Signals and Systems in Biomedical Engineering pp 67-100 | Cite as

# Discrete Time Signals and Systems

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## Abstract

All the signals considered so far are *continuous-time* signals in the sense that they are defined for every possible value of time; in other words a function *x*(*t*)is defined for all real values of time. However, in order to subject signals to numerical analysis we must have finite lists of numbers, which can be obtained by *sampling* the continuous-time signal at a finite number of points in time. This means that the value of *x*(*t*) at discrete points in time is obtained. The resulting *discrete-time* signal, *x*[*n*], can be stored as a sequence of numbers in a computer and analyzed. In order to store *x*[*n*]as a sequence of numbers a finite resolution of representation must necessarily be chosen; this is the process of *quantization.* In practice sampling as well as quantization is done by electronic *analogue-to-digital* converter circuits. The two main considerations in analogue to digital (A/D) conversion are (i) the rate of data collection or the sampling frequency, and (ii) the resolution of data representation or quantization. During the theoretical analysis of discrete-time signals it is convenient to separate the issues of sampling and quantization. Since the effects of sampling are usually more critical we will primarily deal with the sampled signal, *x*[*n*], assuming that the effects of quantization are absent. Quantization, which on a digital computer depends on the number of digital bits used to represent the numbers, will be discussed briefly; but for most physiological signals it is found that 8 bits, 12 bits or 16 bits of data resolution is adequate for representing the signals.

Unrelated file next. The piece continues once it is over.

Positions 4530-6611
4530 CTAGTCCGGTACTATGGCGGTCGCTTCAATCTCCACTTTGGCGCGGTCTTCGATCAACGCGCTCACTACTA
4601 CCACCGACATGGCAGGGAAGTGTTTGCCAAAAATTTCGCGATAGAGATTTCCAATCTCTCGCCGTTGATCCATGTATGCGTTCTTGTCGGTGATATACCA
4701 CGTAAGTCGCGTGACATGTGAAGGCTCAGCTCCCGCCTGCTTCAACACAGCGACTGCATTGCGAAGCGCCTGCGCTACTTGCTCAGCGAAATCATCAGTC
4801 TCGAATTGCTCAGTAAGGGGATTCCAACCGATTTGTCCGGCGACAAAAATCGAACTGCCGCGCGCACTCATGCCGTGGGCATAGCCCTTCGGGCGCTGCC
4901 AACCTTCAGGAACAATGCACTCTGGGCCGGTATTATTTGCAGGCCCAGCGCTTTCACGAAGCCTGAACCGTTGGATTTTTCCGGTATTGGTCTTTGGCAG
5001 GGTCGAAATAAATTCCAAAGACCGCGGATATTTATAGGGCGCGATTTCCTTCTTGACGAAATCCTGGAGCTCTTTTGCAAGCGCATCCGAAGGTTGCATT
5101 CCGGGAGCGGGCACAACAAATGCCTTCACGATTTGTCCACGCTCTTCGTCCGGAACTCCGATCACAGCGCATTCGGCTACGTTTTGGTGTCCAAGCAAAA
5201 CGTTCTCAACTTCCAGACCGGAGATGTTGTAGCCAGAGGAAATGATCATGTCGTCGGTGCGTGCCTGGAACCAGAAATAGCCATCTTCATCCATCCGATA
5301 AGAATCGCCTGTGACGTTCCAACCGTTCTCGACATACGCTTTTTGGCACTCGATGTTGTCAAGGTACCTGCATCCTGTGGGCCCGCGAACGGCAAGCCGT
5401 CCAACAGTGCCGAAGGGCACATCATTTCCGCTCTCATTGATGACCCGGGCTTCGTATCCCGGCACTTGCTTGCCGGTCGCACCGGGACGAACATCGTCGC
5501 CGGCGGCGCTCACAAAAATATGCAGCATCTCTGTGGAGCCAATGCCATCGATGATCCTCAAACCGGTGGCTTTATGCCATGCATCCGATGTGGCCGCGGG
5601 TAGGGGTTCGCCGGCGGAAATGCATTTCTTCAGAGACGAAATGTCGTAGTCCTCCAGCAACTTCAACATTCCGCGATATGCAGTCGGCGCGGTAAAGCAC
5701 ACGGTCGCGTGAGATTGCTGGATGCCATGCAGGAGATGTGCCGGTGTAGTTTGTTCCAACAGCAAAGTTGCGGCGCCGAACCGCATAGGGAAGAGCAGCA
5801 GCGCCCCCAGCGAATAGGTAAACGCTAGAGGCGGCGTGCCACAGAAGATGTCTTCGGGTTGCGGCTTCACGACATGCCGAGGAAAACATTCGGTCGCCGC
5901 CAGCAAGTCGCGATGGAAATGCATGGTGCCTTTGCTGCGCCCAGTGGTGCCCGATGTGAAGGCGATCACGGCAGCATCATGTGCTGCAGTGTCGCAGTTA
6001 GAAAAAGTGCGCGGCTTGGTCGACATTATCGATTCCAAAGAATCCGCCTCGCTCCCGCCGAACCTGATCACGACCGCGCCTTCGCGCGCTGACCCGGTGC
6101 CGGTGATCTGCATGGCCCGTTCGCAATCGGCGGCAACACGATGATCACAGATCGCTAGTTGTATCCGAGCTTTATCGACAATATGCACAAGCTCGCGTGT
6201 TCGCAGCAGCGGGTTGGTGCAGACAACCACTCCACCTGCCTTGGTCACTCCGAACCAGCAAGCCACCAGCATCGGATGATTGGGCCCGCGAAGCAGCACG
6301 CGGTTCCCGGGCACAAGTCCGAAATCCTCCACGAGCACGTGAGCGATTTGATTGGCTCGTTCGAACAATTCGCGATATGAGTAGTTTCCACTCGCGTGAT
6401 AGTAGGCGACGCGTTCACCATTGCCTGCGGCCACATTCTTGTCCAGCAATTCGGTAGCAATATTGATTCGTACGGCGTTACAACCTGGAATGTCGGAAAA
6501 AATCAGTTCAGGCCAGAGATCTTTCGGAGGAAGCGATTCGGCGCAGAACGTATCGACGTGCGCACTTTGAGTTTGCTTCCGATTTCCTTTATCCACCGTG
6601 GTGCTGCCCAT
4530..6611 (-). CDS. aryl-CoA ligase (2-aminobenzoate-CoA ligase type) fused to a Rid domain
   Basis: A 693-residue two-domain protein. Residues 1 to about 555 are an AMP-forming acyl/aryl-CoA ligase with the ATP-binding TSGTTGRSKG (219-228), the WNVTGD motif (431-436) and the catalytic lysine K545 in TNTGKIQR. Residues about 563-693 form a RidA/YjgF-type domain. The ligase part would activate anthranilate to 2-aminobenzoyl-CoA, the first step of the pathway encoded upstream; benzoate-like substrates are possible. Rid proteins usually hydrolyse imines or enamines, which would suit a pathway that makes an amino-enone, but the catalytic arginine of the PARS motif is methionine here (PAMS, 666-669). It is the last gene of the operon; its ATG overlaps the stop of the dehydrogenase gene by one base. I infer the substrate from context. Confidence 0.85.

## Keywords

Impulse Response Sinusoidal Signal Random Signal Clock Pulse Discrete Time Signal## Preview

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## References

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